The Privilege of Politics
Actor Chris Pratt finds himself a target of left Hollywood and various social media enforcers for his apparent lack of support for Joe Biden, a sin in his industry. Pratt has endorsed neither Biden nor Trump, which seems eminently sensible for a boy-next-door type who plays superheroes and adventurers in big blockbusters. But staying quiet is never enough for the political jackals, who insist silence is violence and a form of privilege. Trump is a Nazi; his electorate is full of hateful fascist enablers and this is no time for quietude. To make matters worse, the reticent Pratt also belongs to a Christian church which is “anti-LGBT”—which is to say not anti-LGBT at all, but simply not in full conformity with the language and demands of its accusers.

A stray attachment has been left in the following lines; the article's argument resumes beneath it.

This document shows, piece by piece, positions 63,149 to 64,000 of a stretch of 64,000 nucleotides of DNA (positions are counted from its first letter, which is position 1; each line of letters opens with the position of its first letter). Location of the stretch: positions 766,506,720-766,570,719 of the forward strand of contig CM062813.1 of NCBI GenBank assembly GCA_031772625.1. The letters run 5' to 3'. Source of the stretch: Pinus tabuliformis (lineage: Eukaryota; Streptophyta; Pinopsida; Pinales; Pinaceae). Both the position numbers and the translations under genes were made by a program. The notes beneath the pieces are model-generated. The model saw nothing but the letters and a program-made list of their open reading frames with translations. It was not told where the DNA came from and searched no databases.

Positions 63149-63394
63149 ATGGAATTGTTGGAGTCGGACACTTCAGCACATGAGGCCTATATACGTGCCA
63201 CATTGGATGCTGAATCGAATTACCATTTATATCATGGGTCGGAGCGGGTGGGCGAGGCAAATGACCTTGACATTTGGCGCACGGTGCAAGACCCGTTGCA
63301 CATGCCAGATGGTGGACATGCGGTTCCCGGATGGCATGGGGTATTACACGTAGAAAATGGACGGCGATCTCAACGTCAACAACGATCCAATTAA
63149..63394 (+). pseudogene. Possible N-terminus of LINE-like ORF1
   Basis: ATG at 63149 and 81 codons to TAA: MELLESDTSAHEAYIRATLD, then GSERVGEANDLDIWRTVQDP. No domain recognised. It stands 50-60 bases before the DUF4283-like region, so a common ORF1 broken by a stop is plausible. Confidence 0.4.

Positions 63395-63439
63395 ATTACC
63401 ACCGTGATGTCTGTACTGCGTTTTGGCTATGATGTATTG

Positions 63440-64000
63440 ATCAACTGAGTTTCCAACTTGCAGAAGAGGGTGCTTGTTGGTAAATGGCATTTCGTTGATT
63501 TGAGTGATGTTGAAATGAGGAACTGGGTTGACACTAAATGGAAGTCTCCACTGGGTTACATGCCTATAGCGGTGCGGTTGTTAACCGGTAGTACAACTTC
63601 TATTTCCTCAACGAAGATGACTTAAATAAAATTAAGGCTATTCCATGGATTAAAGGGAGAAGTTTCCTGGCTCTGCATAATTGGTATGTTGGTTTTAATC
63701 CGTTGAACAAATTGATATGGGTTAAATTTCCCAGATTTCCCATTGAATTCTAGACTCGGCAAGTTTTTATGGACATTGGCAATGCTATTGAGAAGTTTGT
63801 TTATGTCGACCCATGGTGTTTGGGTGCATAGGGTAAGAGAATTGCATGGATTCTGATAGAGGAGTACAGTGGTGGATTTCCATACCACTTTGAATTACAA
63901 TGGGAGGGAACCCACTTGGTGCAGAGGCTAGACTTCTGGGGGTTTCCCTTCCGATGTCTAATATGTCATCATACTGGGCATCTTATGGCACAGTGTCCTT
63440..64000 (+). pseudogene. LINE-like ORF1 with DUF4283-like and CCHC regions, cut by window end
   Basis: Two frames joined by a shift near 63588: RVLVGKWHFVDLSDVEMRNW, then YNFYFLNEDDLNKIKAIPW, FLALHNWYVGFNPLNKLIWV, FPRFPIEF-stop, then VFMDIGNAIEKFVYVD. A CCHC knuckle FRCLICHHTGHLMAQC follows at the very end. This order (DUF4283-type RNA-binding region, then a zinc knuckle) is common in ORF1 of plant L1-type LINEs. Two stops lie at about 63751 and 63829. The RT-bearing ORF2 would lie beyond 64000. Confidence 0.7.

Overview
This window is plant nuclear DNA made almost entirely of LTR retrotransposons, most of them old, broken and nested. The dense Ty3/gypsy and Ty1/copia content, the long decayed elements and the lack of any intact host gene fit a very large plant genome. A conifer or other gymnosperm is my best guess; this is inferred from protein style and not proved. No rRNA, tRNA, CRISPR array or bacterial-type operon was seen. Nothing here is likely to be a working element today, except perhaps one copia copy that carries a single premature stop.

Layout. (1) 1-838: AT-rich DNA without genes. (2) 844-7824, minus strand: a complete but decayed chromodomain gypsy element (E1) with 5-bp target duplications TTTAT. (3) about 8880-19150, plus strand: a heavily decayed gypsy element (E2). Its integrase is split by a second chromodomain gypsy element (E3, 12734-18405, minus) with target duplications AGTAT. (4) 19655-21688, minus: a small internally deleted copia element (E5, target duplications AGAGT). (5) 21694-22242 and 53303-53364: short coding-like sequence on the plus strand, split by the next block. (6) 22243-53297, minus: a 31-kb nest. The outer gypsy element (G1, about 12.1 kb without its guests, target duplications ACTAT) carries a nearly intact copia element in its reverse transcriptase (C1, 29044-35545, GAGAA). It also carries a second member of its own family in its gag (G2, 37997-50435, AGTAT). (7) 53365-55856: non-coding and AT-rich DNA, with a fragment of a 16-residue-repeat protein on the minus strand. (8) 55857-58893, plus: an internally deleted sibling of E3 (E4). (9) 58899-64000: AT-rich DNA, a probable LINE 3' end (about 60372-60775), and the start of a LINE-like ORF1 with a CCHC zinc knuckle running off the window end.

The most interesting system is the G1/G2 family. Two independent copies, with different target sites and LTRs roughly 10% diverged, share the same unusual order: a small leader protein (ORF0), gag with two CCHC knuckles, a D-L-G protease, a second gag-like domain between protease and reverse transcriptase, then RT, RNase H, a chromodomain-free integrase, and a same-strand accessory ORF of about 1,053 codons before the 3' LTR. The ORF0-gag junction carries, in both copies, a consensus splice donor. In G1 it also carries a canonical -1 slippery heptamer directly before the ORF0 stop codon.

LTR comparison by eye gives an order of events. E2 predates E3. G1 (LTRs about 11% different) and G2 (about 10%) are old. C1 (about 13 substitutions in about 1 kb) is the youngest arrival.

When his actor friend and sometime costar Mark Ruffalo rushed to defend Pratt’s character, the Twitterati reacted angrily but predictably:
This is a classic case of the Imposers positioning themselves as the Imposed Upon: LGBT advocates weaponize and contort simple words—hurt, harm, apathy, privilege, marginalized, vulnerable—in ways reminiscent of Orwell’s “Politics and the English Language.” They use words in consciously dishonest ways. They shift the parameters of what it means to “support” or “oppose” LGBT causes into a stark binary: you are for us or against us. Simply living one’s life peaceably is not an option in this bizarre worldview.
And the Imposer’s un
Article from Mises Wire